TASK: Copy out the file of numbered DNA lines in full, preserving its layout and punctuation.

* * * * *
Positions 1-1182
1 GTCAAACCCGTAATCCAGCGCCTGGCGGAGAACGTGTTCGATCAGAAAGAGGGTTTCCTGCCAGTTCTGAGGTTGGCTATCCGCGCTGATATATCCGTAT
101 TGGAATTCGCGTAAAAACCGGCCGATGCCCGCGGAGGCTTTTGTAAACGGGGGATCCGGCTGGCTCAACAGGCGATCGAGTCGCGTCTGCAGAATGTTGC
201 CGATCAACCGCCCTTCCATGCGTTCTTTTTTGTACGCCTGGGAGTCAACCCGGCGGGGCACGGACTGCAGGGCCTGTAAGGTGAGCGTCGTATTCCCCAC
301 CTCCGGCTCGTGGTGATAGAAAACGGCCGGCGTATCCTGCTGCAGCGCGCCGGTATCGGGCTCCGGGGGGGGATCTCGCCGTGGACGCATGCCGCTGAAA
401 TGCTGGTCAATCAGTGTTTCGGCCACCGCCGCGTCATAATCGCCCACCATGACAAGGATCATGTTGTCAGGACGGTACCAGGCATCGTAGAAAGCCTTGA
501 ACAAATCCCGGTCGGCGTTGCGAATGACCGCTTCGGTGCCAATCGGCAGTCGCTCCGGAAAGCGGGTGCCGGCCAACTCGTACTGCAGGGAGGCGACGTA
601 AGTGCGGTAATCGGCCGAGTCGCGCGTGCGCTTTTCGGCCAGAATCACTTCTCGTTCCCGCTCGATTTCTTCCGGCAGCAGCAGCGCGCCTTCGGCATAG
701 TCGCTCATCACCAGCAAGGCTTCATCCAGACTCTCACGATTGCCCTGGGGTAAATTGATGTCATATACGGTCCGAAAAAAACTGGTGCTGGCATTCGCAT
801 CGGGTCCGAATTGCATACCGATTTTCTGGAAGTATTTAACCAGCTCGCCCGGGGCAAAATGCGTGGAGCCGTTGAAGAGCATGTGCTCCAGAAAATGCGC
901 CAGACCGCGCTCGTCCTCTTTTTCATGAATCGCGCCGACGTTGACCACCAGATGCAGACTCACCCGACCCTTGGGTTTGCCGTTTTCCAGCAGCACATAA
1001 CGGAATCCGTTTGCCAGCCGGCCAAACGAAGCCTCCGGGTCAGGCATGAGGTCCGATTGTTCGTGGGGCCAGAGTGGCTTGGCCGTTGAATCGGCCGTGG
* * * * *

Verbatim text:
Positions 1-1182
1 GTCAAACCCGTAATCCAGCGCCTGGCGGAGAACGTGTTCGATCAGAAAGAGGGTTTCCTGCCAGTTCTGAGGTTGGCTATCCGCGCTGATATATCCGTAT
101 TGGAATTCGCGTAAAAACCGGCCGATGCCCGCGGAGGCTTTTGTAAACGGGGGATCCGGCTGGCTCAACAGGCGATCGAGTCGCGTCTGCAGAATGTTGC
201 CGATCAACCGCCCTTCCATGCGTTCTTTTTTGTACGCCTGGGAGTCAACCCGGCGGGGCACGGACTGCAGGGCCTGTAAGGTGAGCGTCGTATTCCCCAC
301 CTCCGGCTCGTGGTGATAGAAAACGGCCGGCGTATCCTGCTGCAGCGCGCCGGTATCGGGCTCCGGGGGGGGATCTCGCCGTGGACGCATGCCGCTGAAA
401 TGCTGGTCAATCAGTGTTTCGGCCACCGCCGCGTCATAATCGCCCACCATGACAAGGATCATGTTGTCAGGACGGTACCAGGCATCGTAGAAAGCCTTGA
501 ACAAATCCCGGTCGGCGTTGCGAATGACCGCTTCGGTGCCAATCGGCAGTCGCTCCGGAAAGCGGGTGCCGGCCAACTCGTACTGCAGGGAGGCGACGTA
601 AGTGCGGTAATCGGCCGAGTCGCGCGTGCGCTTTTCGGCCAGAATCACTTCTCGTTCCCGCTCGATTTCTTCCGGCAGCAGCAGCGCGCCTTCGGCATAG
701 TCGCTCATCACCAGCAAGGCTTCATCCAGACTCTCACGATTGCCCTGGGGTAAATTGATGTCATATACGGTCCGAAAAAAACTGGTGCTGGCATTCGCAT
801 CGGGTCCGAATTGCATACCGATTTTCTGGAAGTATTTAACCAGCTCGCCCGGGGCAAAATGCGTGGAGCCGTTGAAGAGCATGTGCTCCAGAAAATGCGC
901 CAGACCGCGCTCGTCCTCTTTTTCATGAATCGCGCCGACGTTGACCACCAGATGCAGACTCACCCGACCCTTGGGTTTGCCGTTTTCCAGCAGCACATAA
1001 CGGAATCCGTTTGCCAGCCGGCCAAACGAAGCCTCCGGGTCAGGCATGAGGTCCGATTGTTCGTGGGGCCAGAGTGGCTTGGCCGTTGAATCGGCCGTGG